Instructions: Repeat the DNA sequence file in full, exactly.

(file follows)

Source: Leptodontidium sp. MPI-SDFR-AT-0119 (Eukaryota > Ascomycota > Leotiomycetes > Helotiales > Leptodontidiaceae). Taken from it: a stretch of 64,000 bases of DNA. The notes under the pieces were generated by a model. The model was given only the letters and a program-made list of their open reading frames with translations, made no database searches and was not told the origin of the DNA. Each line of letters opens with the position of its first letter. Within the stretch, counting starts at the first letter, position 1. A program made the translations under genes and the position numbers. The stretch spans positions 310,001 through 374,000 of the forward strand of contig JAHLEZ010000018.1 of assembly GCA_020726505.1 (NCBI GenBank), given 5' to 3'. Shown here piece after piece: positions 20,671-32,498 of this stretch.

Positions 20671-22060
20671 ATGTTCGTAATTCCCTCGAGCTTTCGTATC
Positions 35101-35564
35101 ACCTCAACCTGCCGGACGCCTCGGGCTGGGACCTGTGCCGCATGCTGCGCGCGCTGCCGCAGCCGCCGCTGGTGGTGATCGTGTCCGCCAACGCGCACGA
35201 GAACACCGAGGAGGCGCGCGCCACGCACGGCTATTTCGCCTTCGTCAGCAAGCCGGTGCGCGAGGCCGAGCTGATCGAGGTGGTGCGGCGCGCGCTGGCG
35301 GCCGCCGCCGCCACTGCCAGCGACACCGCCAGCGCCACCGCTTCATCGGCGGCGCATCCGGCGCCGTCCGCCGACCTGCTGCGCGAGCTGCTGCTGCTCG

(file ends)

Source: Leptodontidium sp. MPI-SDFR-AT-0119 (Eukaryota > Ascomycota > Leotiomycetes > Helotiales > Leptodontidiaceae). Taken from it: a stretch of 64,000 bases of DNA. The notes under the pieces were generated by a model. The model was given only the letters and a program-made list of their open reading frames with translations, made no database searches and was not told the origin of the DNA. Each line of letters opens with the position of its first letter. Within the stretch, counting starts at the first letter, position 1. A program made the translations under genes and the position numbers. The stretch spans positions 310,001 through 374,000 of the forward strand of contig JAHLEZ010000018.1 of assembly GCA_020726505.1 (NCBI GenBank), given 5' to 3'. Shown here piece after piece: positions 20,671-32,498 of this stretch.

Positions 20671-22060
20671 ATGTTCGTAATTCCCTCGAGCTTTCGTATC
Positions 35101-35564
35101 ACCTCAACCTGCCGGACGCCTCGGGCTGGGACCTGTGCCGCATGCTGCGCGCGCTGCCGCAGCCGCCGCTGGTGGTGATCGTGTCCGCCAACGCGCACGA
35201 GAACACCGAGGAGGCGCGCGCCACGCACGGCTATTTCGCCTTCGTCAGCAAGCCGGTGCGCGAGGCCGAGCTGATCGAGGTGGTGCGGCGCGCGCTGGCG
35301 GCCGCCGCCGCCACTGCCAGCGACACCGCCAGCGCCACCGCTTCATCGGCGGCGCATCCGGCGCCGTCCGCCGACCTGCTGCGCGAGCTGCTGCTGCTCG